Tell us about your tour vehicle. Any notable breakdown stories?
I’ve been traveling now in a tour van for the last 30 years or so. Between that time I believe I wore out four new vans. Each van had over 300,000 miles on it. The last two vans had over 200,000 miles on it. The breakdown and upkeep on the vans per year, probably run me about $18K-20K per year. I had a motor and transmission put in every 2-3 years because I’m pulling a trailer.
25-30 years ago and prior I toured with two buses. One bus I had was a double decker for about 4 years. The other bus I kept about 18 years. I put one motor in one and transmission in the other one. One time I was on my way to California around 1983 and I spent $20K on a motor. Something happened to that motor and I spent another $10K to repair that motor. It was close to $30K in 22 days. You couldn’t have a driver drive over 8 hours, so I had two drivers.
How do you eat cheaply and/or healthy while on tour?
I try to eat everything that flies or swims, which is tuna fish, chicken, baked chicken, and other fish. I try to stay away from fried food as much as possible. If I eat fried food, I try to get Popeyes chicken with baked beans and rice. I’m a Louisiana boy, so I like red beans and rice. I try to stay away from sodas too. I’ve been eating pretty healthy for the last 25-30 years.
How many strings do you break in a typical year? How much does it cost to replace them?
Haha…I buy strings at a bulk price. Most of the time, the big company gives me strings for advertisement purposes. I break about 20-30 strings per year. Most of the times they are A, B, and C strings. I don’t break the G and E’s that much. Even if I don’t break them, I change them out every 90 days or so to get a good quality so they stay in tune.
Where do you rehearse?
Haha…man all rehearsals, when you come down to getting the band together, I find a place that’s private. When people find out you’re rehearsing, they come to see you rehearse, and that bothers me. I like to rehearse in private.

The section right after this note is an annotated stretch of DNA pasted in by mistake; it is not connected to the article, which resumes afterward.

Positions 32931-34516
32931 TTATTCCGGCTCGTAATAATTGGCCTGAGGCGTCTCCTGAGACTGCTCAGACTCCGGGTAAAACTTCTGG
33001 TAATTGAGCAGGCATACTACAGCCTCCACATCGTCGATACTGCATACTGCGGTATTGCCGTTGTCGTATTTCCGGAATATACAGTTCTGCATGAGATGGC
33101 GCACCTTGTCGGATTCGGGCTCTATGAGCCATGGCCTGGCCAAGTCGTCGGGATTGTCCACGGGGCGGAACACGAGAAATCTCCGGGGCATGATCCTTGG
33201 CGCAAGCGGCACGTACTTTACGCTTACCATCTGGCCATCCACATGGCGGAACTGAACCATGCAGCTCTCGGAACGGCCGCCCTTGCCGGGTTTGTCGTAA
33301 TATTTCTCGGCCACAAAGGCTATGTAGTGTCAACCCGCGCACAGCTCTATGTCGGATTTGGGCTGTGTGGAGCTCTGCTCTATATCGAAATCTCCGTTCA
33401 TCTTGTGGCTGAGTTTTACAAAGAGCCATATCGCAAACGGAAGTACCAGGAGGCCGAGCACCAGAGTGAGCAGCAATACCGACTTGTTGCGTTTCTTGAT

Currently, I rehearse at sound check most of the time. If I have a sound check at 5pm, I’ll go a couple hours early. If there’s something I want the band to learn, I’ll play it on CD or on a phone while we are riding. We’ll write notes down about what we want to learn about it and then go over it at sound check.
When at home I have a place at my house to rehearse. The keyboard player has a studio in his place. A lot of times I’ll go to Fred’s house to rehearse there.
What was the title and a sample lyric from the first song that you wrote?
Ahh…I believe it’s called “What Now.” It talks about a woman and a man together. “I did everything I can do for you and it seems like you aren’t satisfied with what I’ve done, so what now. I’ve given you all my time, money, and all you’ve asked me for, and you still seem like you aren’t satisfied. What now.”
Describe your first gig.
Haha. One of the first gigs was in Pine Bluff, AR at a place called Drums. Believe me, the place was called Drums, and guess what I was playing. We didn’t have a drummer, so I played the drums on the first set. When I look back on it, I wasn’t a drummer. I could keep a beat but I wasn’t in time. It was around 1950. I wasn’t old enough to be in the club. I had to paint me a mustache in order to be in the club.
What was your last day job? What was your favorite day job?
I did some to get to buy me a guitar or an amplifier…it was all to get to making music. I worked at Kinkard Industry Aluminum Company in a suburb of Chicago in 1955-1959. Before that time I worked at service station, changing oil, tires, etc. I kind of ran the station of the guy in Chicago.
My first job I ever had in my life was in Pine Bluff, AR at the papermill, when they were building it. I was on the railroad, building the railroad to have a track train, to bring materials in to build the plant. I was on the railroad.
My second job was around 1950-51 in a town around Little Rock, AR at the airport of the Air Force Base. I think it was Jacksonville, AR. When they build the Army Base there, I was working for a construction company driving a truck. It’s still there, Little Rock Air Force Base in Jacksonville, AR.
How has your music-related income changed over the past 5-10 years? What do you expect it to look like 5-10 years from now?
It’s gone up. I think it’ll go up moving forward, too.
What one thing do you know now that you had wished you knew when you started your career in music?
I know more about the publishing and the A&R men who were submitting your contracts. At that time, a person could submit your contract with a name on your record, but when they submit to BMI your name wasn’t on it. They would leave you out as a writer or publisher on music you wrote back then. I wish I knew more about that then. If I had known what I know now, I would have been on top of publishing and writers rights.